Dr. Ernst Stuhlinger, one of the last surviving members of the 126 German rocket scientists brought over to the United States after world war II has passed away quietly in Huntsville Alabama. Dr. Stuhlinger was 94 years old.
Partial Biography From Wikipedia:
"Dr. Ernst Stuhlinger (born December 19, 1913) was an American atomic, electrical and rocket scientist born in Niederrimbach, Germany. He earned his Ph.D. in physics at age 23, and in 1939 went to work for the German Atomic Energy Program. In 1943, he joined Dr. Wernher von Braun's team at the German village of Peenemuende, where he worked in the field of guidance systems. He was one of 126 scientists who immigrated to the United States with Dr. von Braun after World War II as part of Operation Paperclip. On April 14, 1955, he became a naturalized United States citizen.
In the 1950s Stuhlinger worked at the Redstone Arsenal, where he developed designs for solar-powered spacecraft. The most popular of those designs relied on ion stream vapor emitted by either caesium or rubidium atoms to be accelerated by negatively charged electrodes which would push the ion stream through a propulsion channel. The mechanism would be powered by the one kilowatt of radiant energy that falls on each square meter of space from the sun. He referred to it as a "sunship."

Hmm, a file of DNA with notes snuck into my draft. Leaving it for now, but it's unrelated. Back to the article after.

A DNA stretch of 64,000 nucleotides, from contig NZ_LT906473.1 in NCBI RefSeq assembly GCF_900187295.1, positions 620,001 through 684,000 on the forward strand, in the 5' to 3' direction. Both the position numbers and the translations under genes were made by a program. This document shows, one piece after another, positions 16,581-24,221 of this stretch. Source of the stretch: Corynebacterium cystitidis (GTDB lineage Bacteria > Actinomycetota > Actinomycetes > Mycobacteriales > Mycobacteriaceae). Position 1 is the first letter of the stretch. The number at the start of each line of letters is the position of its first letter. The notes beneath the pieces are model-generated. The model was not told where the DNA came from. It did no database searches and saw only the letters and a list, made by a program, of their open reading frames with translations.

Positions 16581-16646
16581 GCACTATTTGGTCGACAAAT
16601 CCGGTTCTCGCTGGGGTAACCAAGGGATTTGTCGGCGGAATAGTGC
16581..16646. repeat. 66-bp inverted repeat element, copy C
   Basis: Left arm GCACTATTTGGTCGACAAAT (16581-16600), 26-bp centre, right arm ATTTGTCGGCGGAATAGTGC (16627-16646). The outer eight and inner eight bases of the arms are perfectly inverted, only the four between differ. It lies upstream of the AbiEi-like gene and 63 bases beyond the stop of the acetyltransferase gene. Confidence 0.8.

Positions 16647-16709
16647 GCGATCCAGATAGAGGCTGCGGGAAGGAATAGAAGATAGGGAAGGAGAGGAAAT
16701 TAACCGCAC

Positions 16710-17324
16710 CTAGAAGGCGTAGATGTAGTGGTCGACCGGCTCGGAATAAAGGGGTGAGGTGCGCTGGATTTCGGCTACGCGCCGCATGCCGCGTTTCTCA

Stuhlinger was director of the space science lab at NASA's Marshall Space Flight Center in Huntsville, Alabama, from 1960 to 1968, and then its associate director for science from 1968 to 1975, when he retired and became an adjunct professor and senior research scientist at the University of Alabama in Huntsville."
I met Dr. Stuhlinger in 1988 in Huntsville when he was working in his retirement at Teledyne Brown Engineering. At the time he was working on a drop tower which is a tower with a vacuum in the middle where a few seconds of microgravity can be generated as the experiment falls from the top to the bottom.
Dr. Ernst Stuhlinger & Author 2007 at his Home (image copyright Dennis Wingo, All rights reserved)
Dr. Stuhlinger's greatest accomplishment was to be one of the key inventors of ion propulsion, which is an ultra efficient means of generating thrust in space to move spacecraft around. The first mission to use this technology was the Space Electric Rocket Test (SERT) in the early 1970's. NASA's Deep Space 1 spacecraft, launched in 1998 depended on ion propulsion for its missions. Many Russian and American missions have used electric thrusters in the past twenty years to conserve fuel and extend the life of GEO spacecraft.
Stuhlinger Manned Mars Mission With Ion Propulsion
Dr. Stuhlinger designed the first manned ion propulsion system for sending humans to Mars as far back as 1958 (a scanned image is shown here) and by the 1970's he and Von Braun were convinced that ion propulsion would open up the solar system for exploration. This dream is very slowly being realized.
My own interest in ion propulsion was stimulated by Dr. Stuhlinger and today I tip my hat to him and those of his generation that helped to build the rockets that put mankind on the Moon.
Some links to note: